The Narnia Code by Michael Ward

Like many evangelicals – heck, like a great many people period – my introduction to what you might call fantasy fiction was C.S. Lewis. I have read a decent amount of his writing as well as books about him.

I wouldn’t say I am quite as taken with him as some (there is an almost cultish aspect to many of his fans within evangelicalism) but I am a big fan of the Narnia series.

So when I heard about Planet Narnia by Michael Ward I was intrigued. Was there really a hidden code behind this famous series?  But the book was academic in nature not to mention long and expensive – so I never got around to reading it.

But the folks at Tyndale publishers had the bright idea to bring out a sort of slimed down introductory version called The Narnia Code: C. S. Lewis and the Secret of the Seven Heavens.  I figured this was my chance to see what all the fuss was about.

Here are the basics:

Millions of readers have been captivated by C. S. Lewis’s famed Chronicles of Narnia, but why? What is it about these seven books that makes them so appealing? For more than half a century, scholars have attempted to find the organizing key—the “secret code”—to the beloved series, but it has remained a mystery. Until now.

In The Narnia Code, Michael Ward takes the reader through each of the seven Narnia books and reveals how each story embodies and expresses the characteristics of one of the seven planets of medieval cosmology—Jupiter, Mars, Sol, Luna, Mercury, Venus and Saturn—planets which Lewis described as “spiritual symbols of permanent value.”

How does medieval cosmology relate to the Christian underpinnings of the series? How did it impact Lewis’s depiction of Aslan, the Christlike character at the heart of the books? And why did Lewis keep this planetary inspiration a secret? Originally a ground-breaking scholarly work called Planet Narnia, this more accessible adaptation will answer all the questions.

Seems outrageous and interesting, right? Well, it is sort of both. I found the book interesting in concept but less successful in practice.

More thoughts below.

I have struggled with writing this review for weeks. I will fully admit that it could be that when I was reading The Narnia Code I was distracted or rushing to finish the book. But for whatever reason, it just didn’t grab me.

Ward sets up his thesis by describing how parts of the Narnia series just don’t seem to make sense. Why is Santa Claus in The Lion, the Witch and the Wardrobe for example? Why is Bacchus even a character? If Aslan is a Jesus figure why is Alsan absent from many of the books for long stretches (and sometimes altogether)?  Is this really just a hodge-podge collection of whatever struck Lewis’s fancy as some would contend?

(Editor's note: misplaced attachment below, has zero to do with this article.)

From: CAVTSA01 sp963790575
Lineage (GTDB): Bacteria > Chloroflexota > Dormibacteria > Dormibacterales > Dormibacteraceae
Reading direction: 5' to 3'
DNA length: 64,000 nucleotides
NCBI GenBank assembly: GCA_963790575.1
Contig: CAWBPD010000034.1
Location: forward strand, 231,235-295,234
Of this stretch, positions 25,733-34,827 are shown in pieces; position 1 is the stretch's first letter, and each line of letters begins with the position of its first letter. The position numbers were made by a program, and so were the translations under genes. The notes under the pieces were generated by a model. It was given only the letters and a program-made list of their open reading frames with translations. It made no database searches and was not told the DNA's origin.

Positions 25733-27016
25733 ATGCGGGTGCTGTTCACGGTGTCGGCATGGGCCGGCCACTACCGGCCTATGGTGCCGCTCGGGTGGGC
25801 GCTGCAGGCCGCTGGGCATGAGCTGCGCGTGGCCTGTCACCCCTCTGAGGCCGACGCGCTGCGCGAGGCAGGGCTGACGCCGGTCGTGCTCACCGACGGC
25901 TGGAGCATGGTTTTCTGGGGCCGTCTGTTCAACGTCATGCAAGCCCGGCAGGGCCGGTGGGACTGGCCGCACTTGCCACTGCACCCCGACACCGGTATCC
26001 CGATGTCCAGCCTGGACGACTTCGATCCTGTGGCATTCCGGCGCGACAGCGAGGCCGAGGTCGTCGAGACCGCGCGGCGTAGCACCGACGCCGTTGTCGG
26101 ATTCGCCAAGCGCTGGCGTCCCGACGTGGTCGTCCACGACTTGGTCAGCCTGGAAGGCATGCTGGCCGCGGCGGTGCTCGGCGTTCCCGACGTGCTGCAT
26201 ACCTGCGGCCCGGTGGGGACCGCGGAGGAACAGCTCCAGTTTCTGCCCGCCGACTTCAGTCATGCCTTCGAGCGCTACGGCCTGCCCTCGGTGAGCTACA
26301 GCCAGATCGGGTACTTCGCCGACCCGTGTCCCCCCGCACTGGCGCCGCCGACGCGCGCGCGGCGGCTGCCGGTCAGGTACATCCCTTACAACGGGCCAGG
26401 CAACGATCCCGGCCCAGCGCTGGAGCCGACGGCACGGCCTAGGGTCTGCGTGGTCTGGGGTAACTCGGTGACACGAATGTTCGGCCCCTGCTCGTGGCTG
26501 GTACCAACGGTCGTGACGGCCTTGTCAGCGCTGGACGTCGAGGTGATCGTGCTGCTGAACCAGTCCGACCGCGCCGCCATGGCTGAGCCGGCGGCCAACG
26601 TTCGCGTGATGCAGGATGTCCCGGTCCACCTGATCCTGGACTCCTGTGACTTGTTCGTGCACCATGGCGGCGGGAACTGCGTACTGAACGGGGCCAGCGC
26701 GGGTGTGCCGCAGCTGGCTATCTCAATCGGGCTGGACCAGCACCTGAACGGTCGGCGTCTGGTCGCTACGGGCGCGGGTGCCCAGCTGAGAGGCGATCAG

Ward says no. Just because Narnia lacks the intricate world building of Middle Earth and Tolkien doesn’t mean there is not underlying structure or unifying themes. Using Lewis’s academic writing, and his poetry, Ward reveals what he thinks is the structure that holds it altogether: the pre-Copernican system of planets “The Seven Heavens”.

Here is the list with the corresponding Narnia book:

  1. Moon –> The Silver Chair
  2. Mercury –> The Horse and His Boy
  3. Venus –> The Magicians Nephew
  4. Sun –> The Voyage of the Dawn Treader
  5. Mars –> Prince Caspian
  6. Jupiter –> The Lion, the Witch and the Wardrobe
  7. Saturn –> The Last Battle

Once Ward outlines his thesis he then lays out chapter by chapter how each book connects with and corresponds to a planet in that medieval system.

So, do I buy it? I am not sure. Ward does an excellent job of explain how much Lewis loved this medieval system and how the symbolism was a way of seeing the world that Lewis valued a great deal.  And ward certainly relates a number of links between the books and the planets in language, symbols, emotions, etc.

Cover of "Planet Narnia: The Seven Heaven...
Cover via Amazon

But for some reason the whole was less than the parts for me. Maybe the “Planet Narnia for Idiots” style and length undermined the case (and Ward seems pedantic at times). Or again, maybe I was in too much of a hurry. But for whatever reason, while I enjoyed the background that led up to the chapters on each book I don’t feel like I have any deeper insight into the Narnia series as a result of Ward’s theory.

There was never an “Aha!” moment or a particular insight that stuck with me. Instead, I was left with the lingering sense of “Yeah, I suppose that could be true.” The sections discussing the impact of the planetary world view and our language and culture was fascinating however.

In the end, I think The Narnia Code is a well intentioned attempt to take a detailed academic literary thesis and bring it down to a popular level. For a variety of reasons I am not sure I am best able to judge its success.

But it is an interesting subject and will be of great interest to Lewis and Narnia fans.

Tyndale House Publishers provided me with a complimentary copy of this book.
Kevin Holtsberry
I work in communications and public affairs. I try to squeeze in as much reading as I can while still spending time with my wife and two kids (and cheering on the Pittsburgh Steelers and Michigan Wolverines during football season).

Leave a Reply

This site uses Akismet to reduce spam. Learn how your comment data is processed.